This Atlantic white-sided dolphin suffered from parasite infestation that likely interfered with its ability to navigate, causing it to be separated from its pod, officials said.

An Atlantic white-sided dolphin that died on a Kittery beach last week had an enormous amount of parasites in its sinus cavity, which likely contributed to its death.

Tony LaCasse, a spokesman for the New England Aquarium, said a necropsy done on the 350-pound adult male over the Memorial Day weekend revealed the infestation.

LaCasse said the high concentration of parasites is believed to have affected its navigation skills, causing it to be separated from other dolphins it was swimming with. Dolphins are highly social animals and most often travel together.

“It’s not a good sign if a dolphin is alone,” he said.

Marine Mammals of Maine was notified last Friday afternoon that a white-sided dolphin could be seen “thrashing” in the waters off Fort Foster in Kittery. Fort Foster is on Gerrish Island and has three small beaches.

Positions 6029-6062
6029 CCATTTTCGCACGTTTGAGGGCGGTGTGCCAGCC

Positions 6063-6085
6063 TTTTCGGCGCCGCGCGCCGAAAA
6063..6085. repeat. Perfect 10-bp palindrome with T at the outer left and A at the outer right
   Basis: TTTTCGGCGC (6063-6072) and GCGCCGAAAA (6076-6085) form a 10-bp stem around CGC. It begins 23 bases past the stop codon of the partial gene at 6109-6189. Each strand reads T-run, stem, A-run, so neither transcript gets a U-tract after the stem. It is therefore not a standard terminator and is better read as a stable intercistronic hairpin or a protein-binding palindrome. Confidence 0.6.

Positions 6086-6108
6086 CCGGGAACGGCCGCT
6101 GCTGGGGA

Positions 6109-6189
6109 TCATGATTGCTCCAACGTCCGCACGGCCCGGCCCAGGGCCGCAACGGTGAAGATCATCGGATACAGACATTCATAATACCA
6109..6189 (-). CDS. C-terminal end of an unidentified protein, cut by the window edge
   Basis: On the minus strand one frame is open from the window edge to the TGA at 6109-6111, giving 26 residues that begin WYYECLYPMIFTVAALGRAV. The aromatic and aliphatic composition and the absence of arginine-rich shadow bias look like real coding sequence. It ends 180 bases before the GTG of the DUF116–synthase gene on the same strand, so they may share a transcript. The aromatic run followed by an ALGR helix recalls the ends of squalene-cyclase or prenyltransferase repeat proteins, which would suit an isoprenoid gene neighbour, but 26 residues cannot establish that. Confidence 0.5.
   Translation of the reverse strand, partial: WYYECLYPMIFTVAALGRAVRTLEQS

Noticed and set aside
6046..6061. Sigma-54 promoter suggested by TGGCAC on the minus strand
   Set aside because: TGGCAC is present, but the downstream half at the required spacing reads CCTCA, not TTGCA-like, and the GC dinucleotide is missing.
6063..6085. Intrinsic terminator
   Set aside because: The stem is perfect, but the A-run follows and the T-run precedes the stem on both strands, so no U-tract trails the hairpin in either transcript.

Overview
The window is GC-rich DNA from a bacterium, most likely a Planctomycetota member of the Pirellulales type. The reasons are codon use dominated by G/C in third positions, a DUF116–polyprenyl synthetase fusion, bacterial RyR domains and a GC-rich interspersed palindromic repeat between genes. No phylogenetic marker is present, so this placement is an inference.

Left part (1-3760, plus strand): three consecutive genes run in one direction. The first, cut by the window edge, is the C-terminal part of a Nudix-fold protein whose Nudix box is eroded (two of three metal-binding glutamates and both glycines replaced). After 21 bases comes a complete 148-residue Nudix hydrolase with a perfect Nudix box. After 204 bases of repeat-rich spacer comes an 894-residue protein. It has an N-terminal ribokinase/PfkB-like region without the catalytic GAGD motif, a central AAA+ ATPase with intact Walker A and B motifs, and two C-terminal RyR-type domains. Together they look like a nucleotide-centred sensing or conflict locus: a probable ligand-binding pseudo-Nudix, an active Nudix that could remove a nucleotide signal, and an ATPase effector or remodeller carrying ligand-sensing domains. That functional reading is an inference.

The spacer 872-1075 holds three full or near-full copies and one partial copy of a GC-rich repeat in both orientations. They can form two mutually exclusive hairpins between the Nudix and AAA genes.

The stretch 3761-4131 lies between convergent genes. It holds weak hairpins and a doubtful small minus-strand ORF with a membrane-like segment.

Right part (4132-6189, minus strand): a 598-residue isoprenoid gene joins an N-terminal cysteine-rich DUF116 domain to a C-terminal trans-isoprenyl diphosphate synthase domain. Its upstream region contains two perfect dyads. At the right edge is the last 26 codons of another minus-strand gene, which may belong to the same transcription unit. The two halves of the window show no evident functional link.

By the time rescue workers arrived, the dolphin had died. The Kittery Fire Department helped move it onto the beach where Lynda Doughty, executive director of Marine Mammals of Maine, examined it.

“It was such a beautiful animal,” Doughty said of the dolphin, which measured 8 feet long. Doughty said she contacted the New England Aquarium for assistance because she did not have the resources to do a necropsy last weekend.

Doughty said that some onlookers expressed surprise that a dolphin, rather than a seal or whale, died onshore. But Doughty and LaCasse say dolphins are commonly seen on whale watching tours.

“We have thousands of dolphins in the Gulf of Maine year-round,” LaCasse said.

White-sided dolphins are one of the two most common species in New England waters, with most beaching incidents occurring on Cape Cod.

The dolphins feast on herring, mackerel and squid and are considered fairly acrobatic.

LaCasse said the dolphin in Kittery appears to have died quickly.

“It’s just a little bit of the cycle of nature that we don’t often get to see,” he said.

Dennis Hoey can be contacted at 791-6365 or at:

[email protected]

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